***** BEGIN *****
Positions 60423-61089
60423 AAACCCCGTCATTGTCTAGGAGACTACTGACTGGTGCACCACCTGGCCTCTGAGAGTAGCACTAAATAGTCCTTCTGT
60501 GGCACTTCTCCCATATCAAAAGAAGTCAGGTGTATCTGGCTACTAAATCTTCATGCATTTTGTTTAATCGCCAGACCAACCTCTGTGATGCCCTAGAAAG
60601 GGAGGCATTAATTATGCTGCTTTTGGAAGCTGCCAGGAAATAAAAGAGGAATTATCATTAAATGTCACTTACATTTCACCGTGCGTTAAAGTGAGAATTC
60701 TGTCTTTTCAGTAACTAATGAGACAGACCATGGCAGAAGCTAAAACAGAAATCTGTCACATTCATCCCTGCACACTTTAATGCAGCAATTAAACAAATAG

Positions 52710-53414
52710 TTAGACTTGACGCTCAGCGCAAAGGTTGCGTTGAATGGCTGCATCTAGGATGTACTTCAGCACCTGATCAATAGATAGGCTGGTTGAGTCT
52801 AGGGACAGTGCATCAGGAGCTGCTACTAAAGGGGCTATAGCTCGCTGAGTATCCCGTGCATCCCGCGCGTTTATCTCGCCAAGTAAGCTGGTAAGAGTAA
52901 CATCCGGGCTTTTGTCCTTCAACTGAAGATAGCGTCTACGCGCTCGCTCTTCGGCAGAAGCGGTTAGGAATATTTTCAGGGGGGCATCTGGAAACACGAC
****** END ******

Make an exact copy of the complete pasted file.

Positions 60423-61089
60423 AAACCCCGTCATTGTCTAGGAGACTACTGACTGGTGCACCACCTGGCCTCTGAGAGTAGCACTAAATAGTCCTTCTGT
60501 GGCACTTCTCCCATATCAAAAGAAGTCAGGTGTATCTGGCTACTAAATCTTCATGCATTTTGTTTAATCGCCAGACCAACCTCTGTGATGCCCTAGAAAG
60601 GGAGGCATTAATTATGCTGCTTTTGGAAGCTGCCAGGAAATAAAAGAGGAATTATCATTAAATGTCACTTACATTTCACCGTGCGTTAAAGTGAGAATTC
60701 TGTCTTTTCAGTAACTAATGAGACAGACCATGGCAGAAGCTAAAACAGAAATCTGTCACATTCATCCCTGCACACTTTAATGCAGCAATTAAACAAATAG

Positions 52710-53414
52710 TTAGACTTGACGCTCAGCGCAAAGGTTGCGTTGAATGGCTGCATCTAGGATGTACTTCAGCACCTGATCAATAGATAGGCTGGTTGAGTCT
52801 AGGGACAGTGCATCAGGAGCTGCTACTAAAGGGGCTATAGCTCGCTGAGTATCCCGTGCATCCCGCGCGTTTATCTCGCCAAGTAAGCTGGTAAGAGTAA
52901 CATCCGGGCTTTTGTCCTTCAACTGAAGATAGCGTCTACGCGCTCGCTCTTCGGCAGAAGCGGTTAGGAATATTTTCAGGGGGGCATCTGGAAACACGAC